As a preface to this, I wanted to mention that I have read a lot of bogus comparisons between the two that cite The Dark Knight as a remake of Batman. In a way, Batman Begins could be seen as a prequel of sorts to Tim Burton’s Batman, but besides that, the two aren’t that closely related, except for the heroes and villains of each respective film. Christopher Nolan and Tim Burton are two very different directors who had very different takes on Batman, each being just as good as the other.
If you look at it from a basic plot point-of-view, yes, the two seem eerily similar. However, as things get more complicated, things spread farther and farther apart. The most noticeable difference between the two is the tone. In Batman, Tim Burton goes for a very fantasy-based film, which is evident in the backdrops that seem to be murals and the over-the-top characters like Jack Nicholson’s brilliant portrayal of the Joker. In The Dark Knight, Nolan uses a very grounded and gritty tone, making it seem more feasible to actually happen within our world.
The other big difference is the version of Batman in each. In Batman, he is more of the traditional one, almost straight from the comics. In The Dark Knight on the other hand, Batman is much more realistic and believable, except for his god-awful voice. Now I could get into an endless debate about who was the better Batman: Michael Keaton or Christian Bale? Let me just put it this way: Michael Keaton is the better Batman, Christian Bale is the better Bruce Wayne.
There’s a multitude of reasons why that is. Michael Keaton hardly speaks as Batman, making him much more menacing to criminals and the mob. Christian Bale tends to speak an awful lot when he’s Batman, and for the most part, it takes you out of the movie. It’s understandable why he would have to change his voice if you’re going for a realistic approach, but I’m sure audiences would gladly suspend their disbelief to not suffer through Christian Bale talking like he has marbles in his mouth. On the other side, Christian Bale is much more convincing as BruceWayne. He can easily and convincingly play the billionaire playboy philanthropist, while Michael Keaton just never feels like Bruce Wayne. He makes for an awesome Batman, but a just alright Bruce Wayne.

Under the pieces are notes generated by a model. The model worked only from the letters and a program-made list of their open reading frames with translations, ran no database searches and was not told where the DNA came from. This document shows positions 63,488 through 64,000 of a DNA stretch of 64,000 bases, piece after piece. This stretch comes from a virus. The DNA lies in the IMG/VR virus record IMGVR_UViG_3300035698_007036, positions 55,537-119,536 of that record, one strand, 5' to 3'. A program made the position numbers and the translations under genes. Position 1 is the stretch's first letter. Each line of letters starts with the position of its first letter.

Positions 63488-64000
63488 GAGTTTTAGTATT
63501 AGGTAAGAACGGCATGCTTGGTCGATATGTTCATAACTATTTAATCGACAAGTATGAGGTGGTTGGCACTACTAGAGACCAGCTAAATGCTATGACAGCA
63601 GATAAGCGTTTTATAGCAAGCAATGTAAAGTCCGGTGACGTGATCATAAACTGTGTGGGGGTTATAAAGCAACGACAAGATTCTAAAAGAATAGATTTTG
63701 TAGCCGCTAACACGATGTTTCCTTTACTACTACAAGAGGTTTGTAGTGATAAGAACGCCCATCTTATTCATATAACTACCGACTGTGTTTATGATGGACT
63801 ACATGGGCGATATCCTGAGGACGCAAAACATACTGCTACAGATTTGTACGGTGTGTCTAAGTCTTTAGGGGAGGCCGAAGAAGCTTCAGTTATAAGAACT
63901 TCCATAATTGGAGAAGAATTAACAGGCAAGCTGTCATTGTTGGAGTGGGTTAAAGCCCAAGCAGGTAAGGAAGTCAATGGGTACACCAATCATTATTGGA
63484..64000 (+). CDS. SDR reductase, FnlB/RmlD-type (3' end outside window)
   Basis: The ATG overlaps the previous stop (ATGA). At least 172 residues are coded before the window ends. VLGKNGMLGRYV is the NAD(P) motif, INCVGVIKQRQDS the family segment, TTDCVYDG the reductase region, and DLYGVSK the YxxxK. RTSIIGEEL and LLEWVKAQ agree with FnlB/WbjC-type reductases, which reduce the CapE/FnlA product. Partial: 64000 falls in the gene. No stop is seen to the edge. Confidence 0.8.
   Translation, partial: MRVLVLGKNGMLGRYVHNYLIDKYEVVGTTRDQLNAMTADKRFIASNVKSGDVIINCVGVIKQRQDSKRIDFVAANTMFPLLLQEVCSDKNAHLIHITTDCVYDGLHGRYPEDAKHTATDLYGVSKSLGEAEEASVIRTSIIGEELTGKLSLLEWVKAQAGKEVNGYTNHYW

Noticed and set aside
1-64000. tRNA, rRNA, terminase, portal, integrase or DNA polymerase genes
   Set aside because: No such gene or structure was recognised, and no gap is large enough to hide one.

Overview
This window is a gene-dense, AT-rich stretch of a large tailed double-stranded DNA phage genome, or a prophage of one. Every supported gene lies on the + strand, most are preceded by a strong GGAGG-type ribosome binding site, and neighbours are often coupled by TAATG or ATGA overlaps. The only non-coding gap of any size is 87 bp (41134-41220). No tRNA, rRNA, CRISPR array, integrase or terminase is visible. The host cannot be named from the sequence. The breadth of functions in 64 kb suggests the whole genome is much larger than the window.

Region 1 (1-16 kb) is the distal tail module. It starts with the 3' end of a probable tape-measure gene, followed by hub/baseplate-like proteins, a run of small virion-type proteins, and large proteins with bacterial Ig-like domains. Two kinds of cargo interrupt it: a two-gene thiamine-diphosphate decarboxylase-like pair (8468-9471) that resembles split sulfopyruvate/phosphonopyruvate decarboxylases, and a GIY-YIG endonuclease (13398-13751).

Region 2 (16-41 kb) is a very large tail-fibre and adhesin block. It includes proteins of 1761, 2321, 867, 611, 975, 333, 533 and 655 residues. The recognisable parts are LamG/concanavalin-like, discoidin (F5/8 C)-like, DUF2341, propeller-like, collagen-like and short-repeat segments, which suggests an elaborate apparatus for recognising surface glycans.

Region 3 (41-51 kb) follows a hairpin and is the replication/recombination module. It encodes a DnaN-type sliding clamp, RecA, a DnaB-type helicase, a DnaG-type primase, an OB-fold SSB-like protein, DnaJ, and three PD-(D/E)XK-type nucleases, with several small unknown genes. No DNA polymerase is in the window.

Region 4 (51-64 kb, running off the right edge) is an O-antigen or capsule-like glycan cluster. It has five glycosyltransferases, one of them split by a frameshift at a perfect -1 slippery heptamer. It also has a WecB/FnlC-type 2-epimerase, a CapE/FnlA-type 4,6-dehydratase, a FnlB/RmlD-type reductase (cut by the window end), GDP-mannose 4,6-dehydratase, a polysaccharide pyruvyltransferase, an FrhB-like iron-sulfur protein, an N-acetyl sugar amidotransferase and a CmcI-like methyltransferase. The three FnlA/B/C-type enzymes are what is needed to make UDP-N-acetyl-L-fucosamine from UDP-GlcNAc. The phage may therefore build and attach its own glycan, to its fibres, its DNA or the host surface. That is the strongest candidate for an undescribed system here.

The main comparison between the two movies seems to always begin with the Joker. Yes, they are the main villains in each movie. Yes, both take similar actions to take over Gotham. That’s about where the similarities stop. Heath Ledger’s version is a straight-up-terrorist, or as Alfred so kindly put it, someone who just wants to watch the world burn. We never know his motivations, we never know who he really is, we never are even really sure if he is telling the truth. A lot of the time the best villains are the ones that are mysterious, and Heath Ledger’s incarnation of the Joker proved that.
Jack Nicholson’s take on the Joker is a much more traditional one. He is very cartoony, over-the-top, and almost comedic at times. The thing is, we know what drives him. He is simply out for revenge. Revenge against Batman, revenge against Edward James Olmos(or whatever his character’s name was), revenge against all of Gotham city for turning their back on him. That however does not take anything away from him. In fact, that makes his transformation all the more menacing. I never thought Jack Nicholson, who is such a recognizable face, could truly disappear into a role, but he did here.
Whatever way you choose to look at it, both Batman and The Dark Knight are truly great films in their own right. They are very different, but that doesn’t mean they can’t be equally as good. With Ben Affleck’s version of Batman on the way, maybe one day I’ll write a post comparing him to the other versions of Batman.